Outcomes of one’s thinking about assumptions, attitudes, behaviors, beliefs, feelings, plans, or strategies related to career choice

36 Negative Thinking Reduces options Distorts perception of options
Lowers expectations of favorable outcomes Blocks information processing

37 The CTI in Needs Assessment
Identifying the specific nature of negative thoughts Three CTI Construct Scales Decision-making Confusion (DMC) External Conflict (EC) Commitment Anxiety (CA) Specific career interventions can be related to specific construct scores

38 Decision-Making Confusion (DMC)
Inability to initiate or sustain the decision making due to disabling emotions a lack of understanding about decision making “I get so overwhelmed, I can’t get started.”

39 External Conflict (EC)
Inability to balance self-perceptions with input from significant others Difficulty in assuming responsibility for decision making “A significant person in my life disagrees with my current choice.”

40 Commitment Anxiety (CA)
Inability to commit to a specific career choice, accompanied by decision making anxiety “I am afraid I am overlooking something.”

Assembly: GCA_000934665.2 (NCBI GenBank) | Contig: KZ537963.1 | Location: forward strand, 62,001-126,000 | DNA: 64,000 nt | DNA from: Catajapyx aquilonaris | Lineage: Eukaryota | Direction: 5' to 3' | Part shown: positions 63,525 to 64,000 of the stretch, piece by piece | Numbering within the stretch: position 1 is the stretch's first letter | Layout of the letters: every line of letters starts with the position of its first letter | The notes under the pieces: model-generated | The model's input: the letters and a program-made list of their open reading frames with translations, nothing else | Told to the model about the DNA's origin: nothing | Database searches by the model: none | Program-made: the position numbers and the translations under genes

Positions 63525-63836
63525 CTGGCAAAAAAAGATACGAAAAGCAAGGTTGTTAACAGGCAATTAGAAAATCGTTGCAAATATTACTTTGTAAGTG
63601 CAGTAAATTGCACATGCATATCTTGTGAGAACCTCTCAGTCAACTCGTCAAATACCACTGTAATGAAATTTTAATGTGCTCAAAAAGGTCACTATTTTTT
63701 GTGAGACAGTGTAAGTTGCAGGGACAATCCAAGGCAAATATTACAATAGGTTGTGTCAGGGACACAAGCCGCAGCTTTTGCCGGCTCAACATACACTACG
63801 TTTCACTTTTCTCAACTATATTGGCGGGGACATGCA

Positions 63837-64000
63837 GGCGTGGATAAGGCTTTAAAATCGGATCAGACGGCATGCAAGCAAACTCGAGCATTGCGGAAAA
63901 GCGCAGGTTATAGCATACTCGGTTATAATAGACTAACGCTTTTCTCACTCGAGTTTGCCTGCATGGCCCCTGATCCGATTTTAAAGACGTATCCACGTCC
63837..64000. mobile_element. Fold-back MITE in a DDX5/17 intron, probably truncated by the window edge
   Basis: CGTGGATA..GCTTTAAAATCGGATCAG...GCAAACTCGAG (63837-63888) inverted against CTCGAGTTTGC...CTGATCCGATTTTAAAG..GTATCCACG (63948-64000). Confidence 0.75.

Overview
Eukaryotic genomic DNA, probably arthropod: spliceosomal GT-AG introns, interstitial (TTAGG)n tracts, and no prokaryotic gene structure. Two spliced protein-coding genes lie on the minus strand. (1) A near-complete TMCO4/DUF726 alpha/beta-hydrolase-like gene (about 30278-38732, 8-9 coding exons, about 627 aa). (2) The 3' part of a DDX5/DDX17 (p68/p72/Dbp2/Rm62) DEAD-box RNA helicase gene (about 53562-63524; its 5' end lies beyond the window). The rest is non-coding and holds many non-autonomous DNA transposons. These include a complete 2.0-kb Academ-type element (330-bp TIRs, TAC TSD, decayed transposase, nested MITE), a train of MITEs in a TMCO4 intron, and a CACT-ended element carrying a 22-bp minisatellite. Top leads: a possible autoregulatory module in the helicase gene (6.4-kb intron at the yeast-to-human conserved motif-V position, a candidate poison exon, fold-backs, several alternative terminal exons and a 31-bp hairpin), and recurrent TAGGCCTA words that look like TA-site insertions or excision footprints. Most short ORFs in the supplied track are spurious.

41 Assessing the personal and social context
Decision Space Worksheet (DSW)

42 Decision Space Worksheet
Page 1: list elements Page 2: draw circles within a given circle in proportion to the importance of an element

43 Decision Space Worksheet (DSW)

44 Purpose of the Decision Space Worksheet (DSW)
Cognitive mapping task Helps clients reveal thoughts, feelings, persons, circumstances associated with career decision Helps clients prioritize importance of contextual influences Can be used with middle school through college level students and adults

45 Typical Issues Revealed
Cognitive distortion Disabling emotions Financial Family Education Interests Self doubt Employment Quality of life

46 Developing an ILP goal—the conversion of assessment results into a sequence of learning events culminating in a career decision the ultimate aim—the development of career problem solving and decision- making skills

47 Formulate Goals & Learning Activities
Career practitioner and client develop goals to narrow the gap between existing state & desired state Develop Individual Learning Plan (ILP)

48 Potential Advantages of ILP Use
Promote collaboration between the career practitioner and the client Model brainstorming in problem solving Reinforces idea of career counseling as a “learning event” Reduces client anxiety about “what next?” Monitor progress Tracking client needs

49 ILP Tasks & Interventions
Readiness Self knowledge Option knowledge Identifying options Making a choice Developing a plan

50 Case Study Analysis What is the nature of the client’s pyramid?